A take-or-pay contract is the norm in the energy industry. This is because suppliers incur high overhead costs in order to offer energy units such as natural gas or crude oil. Overhead costs are usually in the form of pipelines, oil or natural gas to produce electricity. In addition to overheads, the volatility of raw material prices also weighs on the supplier. Unlike take-or-pay, an “on-demand contract” does not have a minimum contractual quantity. Instead, a demand contract requires the buyer to take back all of his request for a commodity from the seller. In fact, the seller assumes the buyer`s market risk, although usually a higher base price reflects the increased risk. While this type of contract would be very cheap from the buyer`s point of view in an uncertain market (no excessive obligation to buy a product that is not required), this type of contract is relatively unusual for large infrastructure projects, as it is difficult for the seller to borrow externally without the guaranteed source of income of a TOP quantity. Contracts to be taken or paid for are common in the energy industry and in particular in gas sales. However, they can also proceed with the contract by renegotiating the terms if external events cause disruption. Compliance with the agreement can benefit both parties if both parties are reasonable and cooperative in the renegotiation.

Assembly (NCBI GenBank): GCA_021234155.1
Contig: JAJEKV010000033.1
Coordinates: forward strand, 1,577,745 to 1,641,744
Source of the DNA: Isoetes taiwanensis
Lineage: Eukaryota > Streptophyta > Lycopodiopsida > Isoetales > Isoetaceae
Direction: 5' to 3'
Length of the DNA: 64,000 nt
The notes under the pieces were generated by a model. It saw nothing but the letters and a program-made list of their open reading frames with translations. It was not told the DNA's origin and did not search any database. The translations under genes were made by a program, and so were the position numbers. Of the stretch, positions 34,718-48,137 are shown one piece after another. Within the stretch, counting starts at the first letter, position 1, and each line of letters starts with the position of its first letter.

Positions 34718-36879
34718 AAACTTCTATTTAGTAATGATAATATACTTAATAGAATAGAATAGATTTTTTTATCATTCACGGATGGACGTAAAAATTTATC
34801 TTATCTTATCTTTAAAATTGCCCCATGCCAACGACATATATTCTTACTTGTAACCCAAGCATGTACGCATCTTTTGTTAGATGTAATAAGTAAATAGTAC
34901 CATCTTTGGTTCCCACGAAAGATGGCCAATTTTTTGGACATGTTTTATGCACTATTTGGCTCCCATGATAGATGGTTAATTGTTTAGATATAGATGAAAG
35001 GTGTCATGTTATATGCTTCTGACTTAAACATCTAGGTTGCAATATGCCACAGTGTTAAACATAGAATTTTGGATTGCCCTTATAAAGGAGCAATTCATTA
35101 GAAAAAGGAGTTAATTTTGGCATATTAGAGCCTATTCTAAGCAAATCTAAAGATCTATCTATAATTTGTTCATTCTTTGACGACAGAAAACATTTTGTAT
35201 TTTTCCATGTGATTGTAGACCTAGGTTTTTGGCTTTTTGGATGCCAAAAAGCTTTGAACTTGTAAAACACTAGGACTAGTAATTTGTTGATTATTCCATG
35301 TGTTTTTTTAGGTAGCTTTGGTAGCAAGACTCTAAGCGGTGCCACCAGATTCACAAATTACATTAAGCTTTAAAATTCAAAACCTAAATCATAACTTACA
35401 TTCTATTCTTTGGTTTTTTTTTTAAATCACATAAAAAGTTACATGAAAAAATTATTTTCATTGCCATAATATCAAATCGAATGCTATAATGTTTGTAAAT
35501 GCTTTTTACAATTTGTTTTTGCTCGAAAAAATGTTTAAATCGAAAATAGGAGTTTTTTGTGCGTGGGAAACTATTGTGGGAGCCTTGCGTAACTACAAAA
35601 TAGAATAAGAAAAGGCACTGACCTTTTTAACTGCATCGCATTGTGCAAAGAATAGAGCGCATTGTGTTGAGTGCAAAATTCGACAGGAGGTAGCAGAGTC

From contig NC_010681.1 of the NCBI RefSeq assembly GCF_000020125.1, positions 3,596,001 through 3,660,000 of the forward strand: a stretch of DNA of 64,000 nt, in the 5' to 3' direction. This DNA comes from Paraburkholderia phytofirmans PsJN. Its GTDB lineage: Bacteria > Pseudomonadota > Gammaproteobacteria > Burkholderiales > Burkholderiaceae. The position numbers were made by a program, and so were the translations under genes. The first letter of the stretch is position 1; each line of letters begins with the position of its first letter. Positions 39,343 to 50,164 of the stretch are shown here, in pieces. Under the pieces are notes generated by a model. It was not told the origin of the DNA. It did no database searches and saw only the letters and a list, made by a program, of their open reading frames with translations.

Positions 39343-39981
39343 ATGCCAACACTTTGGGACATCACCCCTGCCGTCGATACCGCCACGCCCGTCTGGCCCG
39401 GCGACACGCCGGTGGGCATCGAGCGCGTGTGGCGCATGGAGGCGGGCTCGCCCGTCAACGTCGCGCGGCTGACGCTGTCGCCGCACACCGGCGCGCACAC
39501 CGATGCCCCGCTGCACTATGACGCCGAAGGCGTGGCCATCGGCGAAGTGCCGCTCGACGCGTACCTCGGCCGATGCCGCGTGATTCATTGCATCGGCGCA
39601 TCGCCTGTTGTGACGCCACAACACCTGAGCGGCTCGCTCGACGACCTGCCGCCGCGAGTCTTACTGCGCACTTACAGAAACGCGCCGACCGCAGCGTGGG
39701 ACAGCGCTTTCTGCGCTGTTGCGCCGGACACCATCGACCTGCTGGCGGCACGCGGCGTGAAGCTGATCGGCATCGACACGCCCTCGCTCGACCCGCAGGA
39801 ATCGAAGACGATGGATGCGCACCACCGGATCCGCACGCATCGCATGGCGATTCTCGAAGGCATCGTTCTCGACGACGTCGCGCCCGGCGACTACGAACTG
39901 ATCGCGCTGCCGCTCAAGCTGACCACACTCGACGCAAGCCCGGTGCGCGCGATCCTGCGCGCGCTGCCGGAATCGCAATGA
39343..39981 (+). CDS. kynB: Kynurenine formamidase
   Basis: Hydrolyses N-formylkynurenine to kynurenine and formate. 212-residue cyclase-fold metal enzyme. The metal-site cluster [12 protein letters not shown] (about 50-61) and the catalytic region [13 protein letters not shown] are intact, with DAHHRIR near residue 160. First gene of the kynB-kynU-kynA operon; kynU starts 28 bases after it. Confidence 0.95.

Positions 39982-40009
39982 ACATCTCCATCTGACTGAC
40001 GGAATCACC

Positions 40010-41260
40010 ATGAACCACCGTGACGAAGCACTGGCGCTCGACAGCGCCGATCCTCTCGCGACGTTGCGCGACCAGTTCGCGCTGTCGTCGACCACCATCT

Due to the unpredictability of energy markets, where prices can fluctuate due to demand and supply, sellers rely on contracts to take or pay to ensure that their revenues are safe and consistent. For energy suppliers who use pipelines, oil or natural gas to generate electricity, the huge overhead costs require some certainty that they will generate long-term revenue as expected. I never knew that contracts to be taken or paid are called that when writers produce a work and the client always pays. The take-or-pay contract requires the buyer to accept delivery of the goods at a certain time. If the buyer does not do so, he will have to pay a fine. In addition to overhead, there are two other reasons why energy projects opt for such contracts to take or pay: For the buyer, such contracts are also useful, since there is no obligation to accept delivery. In the above case, suppose company A finds another buyer who offers a lower price than company B. In this case, Company A will use the take-or-pay contract to terminate the contract and pay the fine.